Iran’s strategy is 'threaten, rinse, repeat' to get concessions - expert

Iran’s goal is to up the pressure on the US by showing it dictates the tempo.

PEOPLE GATHER around the water nuclear reactor at Arak, Iran, in December 2019. (photo credit: WANA NEWS AGENCY/REUTERS)
PEOPLE GATHER around the water nuclear reactor at Arak, Iran, in December 2019.
Iran’s confusing nuclear game of chicken with the international community continued on Monday, a day after a report indicated it had rejected direct talks with the US and the European Union.
The time is not ripe for such a meeting, Iran said. Iran’s goal is to up the pressure on the US by showing it dictates the tempo.
Iran has a well-oiled strategy regarding these threats, according to Behnam Ben Taleblu, a senior fellow at the Foundation for Defense of Democracies.
“Iran is on a preordained trajectory to keep growing its nuclear program in a bid for broader relief,” he told The Jerusalem Post last week. “Consider incremental nuclear escalation and support for proxies as cruise control for Tehran. Washington needs to consider Iran’s nuclear and nonnuclear escalation as part of a coordinated campaign. Each move serves a purpose.”
In light of his comments, it is worth looking at how Iran was recently trying to get concessions and sanctions relief. Toward that end, Iran came up with yet another bizarre process and time frame.
Iran likes time frames to ratchet up nuclear threats. It likes to give several months’ notice before it does something to appear like it is behaving in line with some kind of law or rational approach.
The International Atomic Energy Agency and Iran announced that although Tehran would go ahead with its plan to reduce cooperation with the IAEA this week, including ending snap inspections, they had struck a deal on continuing ‘necessary’ IAEA monitoring and verification activities in Iran,” Reuters reported last Tuesday, adding that this new concept would continue for three months.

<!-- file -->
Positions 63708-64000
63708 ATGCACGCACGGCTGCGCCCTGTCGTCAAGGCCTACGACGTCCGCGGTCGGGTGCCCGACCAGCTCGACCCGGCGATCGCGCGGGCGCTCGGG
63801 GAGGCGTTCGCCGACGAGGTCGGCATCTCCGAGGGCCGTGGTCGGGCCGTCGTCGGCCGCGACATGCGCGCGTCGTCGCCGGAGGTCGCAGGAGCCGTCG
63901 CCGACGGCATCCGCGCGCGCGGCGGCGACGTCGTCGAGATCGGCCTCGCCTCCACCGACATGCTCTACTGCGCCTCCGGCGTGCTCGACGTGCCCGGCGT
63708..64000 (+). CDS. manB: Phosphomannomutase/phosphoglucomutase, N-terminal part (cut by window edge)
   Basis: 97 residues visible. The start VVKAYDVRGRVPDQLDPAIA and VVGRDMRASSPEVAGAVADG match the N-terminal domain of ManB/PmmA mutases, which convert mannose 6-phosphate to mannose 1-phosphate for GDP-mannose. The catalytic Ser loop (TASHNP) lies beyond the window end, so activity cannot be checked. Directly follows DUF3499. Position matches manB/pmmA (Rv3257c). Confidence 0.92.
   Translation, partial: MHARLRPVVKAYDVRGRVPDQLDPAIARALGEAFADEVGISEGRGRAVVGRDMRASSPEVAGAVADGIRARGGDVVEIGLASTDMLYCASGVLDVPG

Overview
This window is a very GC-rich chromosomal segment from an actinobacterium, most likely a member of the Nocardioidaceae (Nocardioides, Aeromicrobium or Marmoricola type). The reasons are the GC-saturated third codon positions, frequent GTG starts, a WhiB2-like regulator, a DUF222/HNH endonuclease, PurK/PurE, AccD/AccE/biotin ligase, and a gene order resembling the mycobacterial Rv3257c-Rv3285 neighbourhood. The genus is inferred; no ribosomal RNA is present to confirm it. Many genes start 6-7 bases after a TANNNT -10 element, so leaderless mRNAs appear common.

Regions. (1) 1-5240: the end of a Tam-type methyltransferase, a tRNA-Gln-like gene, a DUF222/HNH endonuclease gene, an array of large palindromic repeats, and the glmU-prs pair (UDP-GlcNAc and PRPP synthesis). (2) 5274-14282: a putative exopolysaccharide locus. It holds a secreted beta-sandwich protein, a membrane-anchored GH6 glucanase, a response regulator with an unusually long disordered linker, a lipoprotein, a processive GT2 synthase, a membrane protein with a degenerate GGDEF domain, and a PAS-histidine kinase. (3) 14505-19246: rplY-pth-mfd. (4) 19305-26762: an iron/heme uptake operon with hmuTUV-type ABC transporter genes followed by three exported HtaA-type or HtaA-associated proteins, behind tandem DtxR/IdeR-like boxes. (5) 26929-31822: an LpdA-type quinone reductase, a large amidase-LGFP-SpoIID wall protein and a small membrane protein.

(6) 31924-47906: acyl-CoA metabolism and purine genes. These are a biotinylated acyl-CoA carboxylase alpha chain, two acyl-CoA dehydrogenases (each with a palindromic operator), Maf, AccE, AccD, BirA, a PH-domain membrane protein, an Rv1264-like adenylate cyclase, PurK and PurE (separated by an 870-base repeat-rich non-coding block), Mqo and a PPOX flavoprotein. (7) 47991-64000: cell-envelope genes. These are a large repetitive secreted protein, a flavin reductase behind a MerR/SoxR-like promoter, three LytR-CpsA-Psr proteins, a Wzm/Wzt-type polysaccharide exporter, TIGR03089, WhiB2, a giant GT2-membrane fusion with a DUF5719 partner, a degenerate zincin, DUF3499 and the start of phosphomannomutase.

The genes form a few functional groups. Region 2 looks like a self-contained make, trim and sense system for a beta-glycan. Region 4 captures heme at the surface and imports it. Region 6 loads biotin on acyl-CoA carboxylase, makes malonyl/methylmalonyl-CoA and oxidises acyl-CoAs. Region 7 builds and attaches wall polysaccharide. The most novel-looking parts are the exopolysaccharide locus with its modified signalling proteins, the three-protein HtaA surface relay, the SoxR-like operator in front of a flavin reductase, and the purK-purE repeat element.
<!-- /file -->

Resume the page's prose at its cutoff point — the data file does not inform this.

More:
“This is a system that allows us to continue to monitor and to register all the key activities that are taking place throughout this period so that at the end of it we can recover all this information,” IAEA Director-General Rafael Grossi said at the time.
But will that be the case?
Iranian Atomic Energy Organization spokesman Behrouz Kamalvandi recently said managers of his organization had met with the National Security and Foreign Policy Commission of the Islamic Consultative Assembly, Iran’s semi-official Fars News Agency reported.
“There was a nuclear deal, so the delegates wanted us to explain this understanding,” he was quoted as saying. “From this, we determined that the implementation of the law and all supervisory inspections and inspections have been stopped, and this issue has been explicitly stated in the statement of the organization and the agency.”
That means Iran wants sanctions lifted within three months.
“Until the sanctions are lifted, no information will be provided to the agency… If the sanctions are lifted, we will provide the agency with the information retained during this period; otherwise, the information will be deleted from the cameras’ memory after three months and the recording will be stopped,” he added.